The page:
How to Survive Your First Year of College Sailing
How to Survive Your First Year of College Sailing
As a part of our May issue's 2011 Guide to College Sailing, presented by Sperry Top Sider, we asked current and former college sailors for their best advice on navigating freshman year. We received two dozen entries, the best of which, by Tufts sailor Amelia Quinn, is featured in the magazine. But we couldn't let all this great advice remain hidden, so we've published the five other finalists online.
By Nick Stockton, Portland (Ore.) State ’10
I showed up to my first day of practice with nothing but a bad haircut. Since that day, I've been taught by the best, traveled to amazing venues, and been to some legendary parties, all for relatively little money. But chances are, you already know about the benefits of college sailing. There are no words I can give you that will ever compare to the memories you create in the next four years. However, I have learned some things that will prepare you to make the most of these your time.
College sailing is much more than going to class and then hopping in boats. Sailing makes college better, and college makes sailing possible. Finding the right balance will make you a better student, a better sailor, and bona fide social butterfly. However, if you don’t pay attention worlds will collide, and they could end up as a single, messy thing. It's like having a pet monkey: sure, you'll never be bored, but you'll also never know peace.
I have three very simple tips to share that will make college and sailing a productive combo.
1. Get your homework done before regattas. Taking textbooks along for the weekend is a total rookie move. The least they will do is get damp from getting packed next to your sailing gear. At the worst, you'll be distracted during races and feel too guilty to really enjoy the party.
Use each regatta as an extra deadline. This will get you into a great habit: not putting things off. If you are in the habit of using all your spare time during the week to finish your homework, you'll be pleasantly surprised at the free time you find has opened up.
If you do the opposite, and get in the habit of procrastination, you can count on missing regattas. You might have more time on your hands now, but the payback is always dear. As a wise upper class man on my team once said: “The best regatta is always the one you didn't go to.”
2. Get to know your district. Take advantage of the opportunities to bond with the people you sail with every weekend. This might seem simple, but you'd be surprised how fragmented the relationships between schools can become. Sailing isn't that big of a community, and you are racing against people you will know for years. Some of them will go on to be pros. Not only will you learn a lot when you trade tips and tricks with people outside your bubble, but these connections will come in handy when you and your non-sailing friends are on a summer road trip and you have connections in a faraway city who can put you up for the night and maybe even get you on a boat the next day!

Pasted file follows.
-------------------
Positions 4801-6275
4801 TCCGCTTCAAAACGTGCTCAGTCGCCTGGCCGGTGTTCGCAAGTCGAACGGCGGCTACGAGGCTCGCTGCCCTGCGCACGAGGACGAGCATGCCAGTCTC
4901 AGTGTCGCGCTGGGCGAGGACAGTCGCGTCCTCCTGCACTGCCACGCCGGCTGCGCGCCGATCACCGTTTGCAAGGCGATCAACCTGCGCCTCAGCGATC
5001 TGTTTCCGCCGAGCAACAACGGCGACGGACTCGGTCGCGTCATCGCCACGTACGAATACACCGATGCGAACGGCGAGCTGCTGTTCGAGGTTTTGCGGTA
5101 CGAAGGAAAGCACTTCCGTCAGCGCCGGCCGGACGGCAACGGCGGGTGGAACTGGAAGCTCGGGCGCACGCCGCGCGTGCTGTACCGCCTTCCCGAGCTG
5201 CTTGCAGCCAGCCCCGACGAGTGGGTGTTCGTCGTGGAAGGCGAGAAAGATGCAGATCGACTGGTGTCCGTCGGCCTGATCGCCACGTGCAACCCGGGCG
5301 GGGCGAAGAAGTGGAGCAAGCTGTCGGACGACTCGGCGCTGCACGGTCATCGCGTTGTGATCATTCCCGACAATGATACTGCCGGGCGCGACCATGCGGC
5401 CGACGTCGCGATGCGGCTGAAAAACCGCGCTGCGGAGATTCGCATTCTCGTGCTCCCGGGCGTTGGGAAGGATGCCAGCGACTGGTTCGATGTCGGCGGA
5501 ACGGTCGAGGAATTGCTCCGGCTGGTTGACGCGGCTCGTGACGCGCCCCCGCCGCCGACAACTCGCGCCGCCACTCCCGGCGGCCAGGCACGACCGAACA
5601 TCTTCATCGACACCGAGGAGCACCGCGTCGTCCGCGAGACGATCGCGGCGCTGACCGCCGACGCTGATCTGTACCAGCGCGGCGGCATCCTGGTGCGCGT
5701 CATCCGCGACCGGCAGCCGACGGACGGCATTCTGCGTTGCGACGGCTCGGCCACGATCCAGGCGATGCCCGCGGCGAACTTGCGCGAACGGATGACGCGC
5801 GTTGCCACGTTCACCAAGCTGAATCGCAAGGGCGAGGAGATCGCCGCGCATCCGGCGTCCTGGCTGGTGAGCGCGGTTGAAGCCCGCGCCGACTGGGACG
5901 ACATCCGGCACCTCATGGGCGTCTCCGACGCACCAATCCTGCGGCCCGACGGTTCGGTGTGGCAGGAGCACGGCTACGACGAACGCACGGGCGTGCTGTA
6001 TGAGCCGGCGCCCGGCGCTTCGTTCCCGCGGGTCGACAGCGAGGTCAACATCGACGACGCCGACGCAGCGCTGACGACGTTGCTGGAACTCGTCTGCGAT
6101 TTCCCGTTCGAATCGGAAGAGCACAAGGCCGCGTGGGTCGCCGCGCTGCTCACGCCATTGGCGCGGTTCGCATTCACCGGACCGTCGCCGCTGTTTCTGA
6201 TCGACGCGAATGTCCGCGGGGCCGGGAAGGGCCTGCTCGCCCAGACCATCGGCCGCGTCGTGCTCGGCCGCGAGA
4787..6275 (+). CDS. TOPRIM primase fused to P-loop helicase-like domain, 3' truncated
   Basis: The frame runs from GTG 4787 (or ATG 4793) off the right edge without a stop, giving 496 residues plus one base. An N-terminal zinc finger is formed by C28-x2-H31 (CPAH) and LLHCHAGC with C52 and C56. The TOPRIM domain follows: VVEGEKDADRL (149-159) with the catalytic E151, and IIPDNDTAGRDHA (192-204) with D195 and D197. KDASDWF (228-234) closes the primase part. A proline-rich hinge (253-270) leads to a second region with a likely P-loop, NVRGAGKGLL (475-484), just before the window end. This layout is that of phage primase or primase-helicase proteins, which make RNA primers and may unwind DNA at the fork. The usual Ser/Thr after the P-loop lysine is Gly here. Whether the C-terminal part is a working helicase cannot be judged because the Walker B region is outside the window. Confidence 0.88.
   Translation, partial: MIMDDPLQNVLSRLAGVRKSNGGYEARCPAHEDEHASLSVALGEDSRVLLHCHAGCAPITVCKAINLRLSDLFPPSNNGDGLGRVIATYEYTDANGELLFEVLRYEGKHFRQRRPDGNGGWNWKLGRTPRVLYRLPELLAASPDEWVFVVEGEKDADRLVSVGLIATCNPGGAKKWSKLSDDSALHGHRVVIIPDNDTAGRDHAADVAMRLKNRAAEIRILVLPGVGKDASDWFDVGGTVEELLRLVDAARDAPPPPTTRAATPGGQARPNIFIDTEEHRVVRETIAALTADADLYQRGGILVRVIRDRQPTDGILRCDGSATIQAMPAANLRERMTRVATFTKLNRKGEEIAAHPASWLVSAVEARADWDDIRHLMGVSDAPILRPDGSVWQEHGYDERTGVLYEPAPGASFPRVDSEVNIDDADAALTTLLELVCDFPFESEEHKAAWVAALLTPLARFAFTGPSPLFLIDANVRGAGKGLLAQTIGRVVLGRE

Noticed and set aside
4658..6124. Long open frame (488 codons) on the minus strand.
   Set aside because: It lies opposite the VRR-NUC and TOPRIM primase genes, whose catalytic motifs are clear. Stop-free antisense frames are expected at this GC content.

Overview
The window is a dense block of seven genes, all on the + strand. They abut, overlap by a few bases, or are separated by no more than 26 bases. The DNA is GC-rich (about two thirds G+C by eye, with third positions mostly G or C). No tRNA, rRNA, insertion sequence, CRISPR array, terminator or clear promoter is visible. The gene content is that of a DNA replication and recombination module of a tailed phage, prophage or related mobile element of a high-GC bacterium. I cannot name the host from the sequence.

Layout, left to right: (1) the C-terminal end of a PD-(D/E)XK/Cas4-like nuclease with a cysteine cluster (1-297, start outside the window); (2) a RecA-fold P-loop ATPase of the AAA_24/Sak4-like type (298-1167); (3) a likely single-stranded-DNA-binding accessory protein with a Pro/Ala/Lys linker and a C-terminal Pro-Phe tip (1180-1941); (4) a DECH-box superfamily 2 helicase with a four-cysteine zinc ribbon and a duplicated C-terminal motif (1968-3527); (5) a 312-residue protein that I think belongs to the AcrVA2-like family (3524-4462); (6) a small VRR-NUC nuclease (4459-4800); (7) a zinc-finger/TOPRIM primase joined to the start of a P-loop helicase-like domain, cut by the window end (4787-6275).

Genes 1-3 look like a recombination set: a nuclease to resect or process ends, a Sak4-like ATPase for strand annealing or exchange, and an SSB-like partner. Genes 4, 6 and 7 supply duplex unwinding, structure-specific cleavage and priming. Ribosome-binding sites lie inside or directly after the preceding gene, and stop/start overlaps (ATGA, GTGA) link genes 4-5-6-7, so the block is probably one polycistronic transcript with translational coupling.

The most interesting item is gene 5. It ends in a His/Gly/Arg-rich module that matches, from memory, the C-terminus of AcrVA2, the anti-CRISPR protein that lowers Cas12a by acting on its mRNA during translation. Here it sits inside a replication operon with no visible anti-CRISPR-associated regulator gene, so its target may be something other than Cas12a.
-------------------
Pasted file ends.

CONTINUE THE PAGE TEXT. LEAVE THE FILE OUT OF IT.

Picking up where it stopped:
Also, know the difference between a grudge and a rivalry. With few exceptions, these people are just as passionate about your favorite sport as you are. A grudge will only make you focus on how to make someone else do worse. It will make you bitter and isolated, and your negative attitude will affect your race stats and your teammates.
Conversely, a rivalry will make you focus on how you can be better. It will make you a better sailor, improve the stakes of the competition, and inspire some great pranks.
3. Make some non-sailing friends. College sailing can devour your life. Trust me. Eating, drinking, and thinking sailing 24/7 might seem like it is making you better, but you are likely on a path to burning out. Over-saturation will cause your abilities to plateau and eventually decline. Have some friends who know nothing about the sport. They will make sure you don’t turn into a social retard that doesn't know how to talk about anything but sailing. They will help you with your schoolwork, and provide helpful distractions to make sure you don't take this whole thing too seriously.
If you simply cannot keep your mind off the water, use your passion as an inspiration for school projects. I am a geography major, and I once did a project where I made a map of how the terrain around my local club affected wind velocity and shiftiness. If the project requires a presentation, this is a great chance to get people interested in your club. What's more, that cutie in the third row might even get inspired to ask you for a personal lesson.
Everybody says these are the best years of your life, and that's because it's true. These memories will be awesome, and I don't mean 30 years from now when you are reminiscing on your yacht in the Caribbean. Every Monday morning after every regatta is going you are going to feel like you are dreaming. Over the summer, you'll feel like a rock star when you brag to your brother. And the following year, when you are getting ready for the same regattas, your whole body is going to buzz with excitement. I hope this advice helps to make those memories positively glow. I'm sorry I can't help you with everything, but odds are that someday you'll decide to do something like showing up to practice with a mullet. Some mistakes you just have make on your own.